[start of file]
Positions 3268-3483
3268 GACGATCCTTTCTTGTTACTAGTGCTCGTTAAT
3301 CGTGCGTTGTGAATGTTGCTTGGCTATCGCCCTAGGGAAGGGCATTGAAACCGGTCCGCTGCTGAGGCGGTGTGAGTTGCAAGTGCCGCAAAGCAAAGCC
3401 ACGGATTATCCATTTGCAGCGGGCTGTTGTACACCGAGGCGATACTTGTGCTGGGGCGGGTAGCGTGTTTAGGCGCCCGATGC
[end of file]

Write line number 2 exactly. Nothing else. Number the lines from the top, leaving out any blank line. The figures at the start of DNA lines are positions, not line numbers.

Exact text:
3268 GACGATCCTTTCTTGTTACTAGTGCTCGTTAAT